Interleukin-6 promoter polymorphism and plasma levels in patients with schizophrenia

Authors

  • R. Zakharyan,

    1. Laboratory of Macromolecular Complexes, Institute of Molecular Biology, National Academy of Sciences of the Republic of Armenia, Yerevan, Armenia
    2. Laboratory of Immunogenomics and Immunoproteomics, Faculty of Medicine and Dentistry, Palacky University, Olomouc, Czech Republic
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  • M. Petrek,

    1. Laboratory of Immunogenomics and Immunoproteomics, Faculty of Medicine and Dentistry, Palacky University, Olomouc, Czech Republic
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  • A. Arakelyan,

    1. Laboratory of Macromolecular Complexes, Institute of Molecular Biology, National Academy of Sciences of the Republic of Armenia, Yerevan, Armenia
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  • F. Mrazek,

    1. Laboratory of Immunogenomics and Immunoproteomics, Faculty of Medicine and Dentistry, Palacky University, Olomouc, Czech Republic
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  • S. Atshemyan,

    1. Laboratory of Macromolecular Complexes, Institute of Molecular Biology, National Academy of Sciences of the Republic of Armenia, Yerevan, Armenia
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  • A. Boyajyan

    Corresponding author
    1. Laboratory of Macromolecular Complexes, Institute of Molecular Biology, National Academy of Sciences of the Republic of Armenia, Yerevan, Armenia
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Anna Boyajyan

Laboratory of Macromolecular Complexes

Institute of Molecular Biology

National Academy of Sciences of the Republic of Armenia

Yerevan

Armenia

Tel: +3 741 028 2061

Fax: +3 741 028 2061

e-mail: aboyajyan@sci.am

Abstract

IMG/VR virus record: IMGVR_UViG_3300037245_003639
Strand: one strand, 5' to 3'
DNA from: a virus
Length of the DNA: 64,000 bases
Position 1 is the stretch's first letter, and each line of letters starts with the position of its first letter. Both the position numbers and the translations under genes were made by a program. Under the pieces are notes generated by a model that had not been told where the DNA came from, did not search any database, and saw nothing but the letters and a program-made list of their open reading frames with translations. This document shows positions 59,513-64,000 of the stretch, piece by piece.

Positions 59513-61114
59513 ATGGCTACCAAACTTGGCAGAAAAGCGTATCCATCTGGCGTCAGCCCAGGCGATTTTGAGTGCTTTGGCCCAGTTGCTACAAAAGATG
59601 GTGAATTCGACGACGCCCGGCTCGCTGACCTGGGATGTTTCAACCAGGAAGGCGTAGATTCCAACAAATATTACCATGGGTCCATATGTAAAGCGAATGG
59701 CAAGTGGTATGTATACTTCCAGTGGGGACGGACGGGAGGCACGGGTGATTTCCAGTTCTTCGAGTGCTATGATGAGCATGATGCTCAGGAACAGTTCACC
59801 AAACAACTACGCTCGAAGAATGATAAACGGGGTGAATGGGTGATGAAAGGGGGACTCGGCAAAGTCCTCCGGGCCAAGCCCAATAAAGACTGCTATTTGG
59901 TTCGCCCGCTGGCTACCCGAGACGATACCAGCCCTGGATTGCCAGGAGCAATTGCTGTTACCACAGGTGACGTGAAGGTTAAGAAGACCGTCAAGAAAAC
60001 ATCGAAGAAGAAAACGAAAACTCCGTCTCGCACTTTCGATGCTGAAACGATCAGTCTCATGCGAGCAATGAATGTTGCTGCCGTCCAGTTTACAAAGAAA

Schizophrenia is a severe psychiatric disease with inflammatory component. Several studies indicated the increased blood levels of proinflammatory interleukin-6 cytokine in schizophrenia. However, only limited studies explored the relationship between excess production and genetic variations of this cytokine in schizophrenia, and the results were controversial. Here, we investigated possible association of the interleukin-6 gene (IL6) rs1800795 (–174G/C) polymorphism with schizophrenia and relationship between this polymorphism and interleukin-6 protein (IL-6) blood levels. This polymorphism was found by other researchers to associate with different transcription rates and different plasma levels of IL-6. A total of 208 unrelated Armenians were genotyped by polymerase chain reaction with sequence-specific primers, and IL-6 levels were assessed by enzyme-linked immunosorbent assay. The IL6 rs1800795 alleles and genotypes in both groups were in Hardy–Weinberg (H–W) equilibrium. We found that rs1800795*C allele [38% vs 24%, P = 0.002, odds ratio (OR) = 1.95, 95% confidence interval (CI): 1.18–2.14] and its carriers (62% vs 42%, P = 0.003, OR = 2.28, 95% CI: 1.13–1.94) were more frequent in patients than in controls. IL-6 in patients was 1.5-fold higher than in controls (mean ± SD: 6.41 ± 2.47 pg/ml vs 4.15 ± 1.42 pg/ml, P = 1.9E–19). In both groups, higher IL-6 in rs1800795 GG compared to rs1800795*C allele carriers was observed (GG vs GC + CC, patients: 7.02 ± 2.83 pg/ml vs 5.39 ± 1.2 pg/ml, P = 0.0006; controls: 5.21 ± 1.17 pg/ml vs 3.38 ± 1.03 pg/ml, P = 1.6E–15). In conclusion, we report an association of IL6 rs1800795 and higher IL-6 with schizophrenia. We also conclude that IL6 rs1800795*C allele is linked to increased IL-6 blood levels and may be a risk factor for schizophrenia development at least in Armenian population.

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